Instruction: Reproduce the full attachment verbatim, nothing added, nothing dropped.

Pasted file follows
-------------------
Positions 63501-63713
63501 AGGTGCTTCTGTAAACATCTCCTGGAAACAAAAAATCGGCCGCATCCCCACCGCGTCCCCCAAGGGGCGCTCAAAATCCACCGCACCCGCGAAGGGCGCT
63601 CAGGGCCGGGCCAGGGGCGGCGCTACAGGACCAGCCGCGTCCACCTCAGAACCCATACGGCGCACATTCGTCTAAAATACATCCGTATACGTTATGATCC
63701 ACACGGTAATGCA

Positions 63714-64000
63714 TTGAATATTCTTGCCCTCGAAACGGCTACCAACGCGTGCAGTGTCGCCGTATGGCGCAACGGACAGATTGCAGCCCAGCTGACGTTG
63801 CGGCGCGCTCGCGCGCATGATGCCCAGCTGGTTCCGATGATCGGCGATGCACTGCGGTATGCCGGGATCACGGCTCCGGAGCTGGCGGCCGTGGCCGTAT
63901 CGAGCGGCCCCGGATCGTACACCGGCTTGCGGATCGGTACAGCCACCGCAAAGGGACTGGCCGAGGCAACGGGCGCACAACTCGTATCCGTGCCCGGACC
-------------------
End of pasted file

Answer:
Positions 63501-63713
63501 AGGTGCTTCTGTAAACATCTCCTGGAAACAAAAAATCGGCCGCATCCCCACCGCGTCCCCCAAGGGGCGCTCAAAATCCACCGCACCCGCGAAGGGCGCT
63601 CAGGGCCGGGCCAGGGGCGGCGCTACAGGACCAGCCGCGTCCACCTCAGAACCCATACGGCGCACATTCGTCTAAAATACATCCGTATACGTTATGATCC
63701 ACACGGTAATGCA

Positions 63714-64000
63714 TTGAATATTCTTGCCCTCGAAACGGCTACCAACGCGTGCAGTGTCGCCGTATGGCGCAACGGACAGATTGCAGCCCAGCTGACGTTG
63801 CGGCGCGCTCGCGCGCATGATGCCCAGCTGGTTCCGATGATCGGCGATGCACTGCGGTATGCCGGGATCACGGCTCCGGAGCTGGCGGCCGTGGCCGTAT
63901 CGAGCGGCCCCGGATCGTACACCGGCTTGCGGATCGGTACAGCCACCGCAAAGGGACTGGCCGAGGCAACGGGCGCACAACTCGTATCCGTGCCCGGACC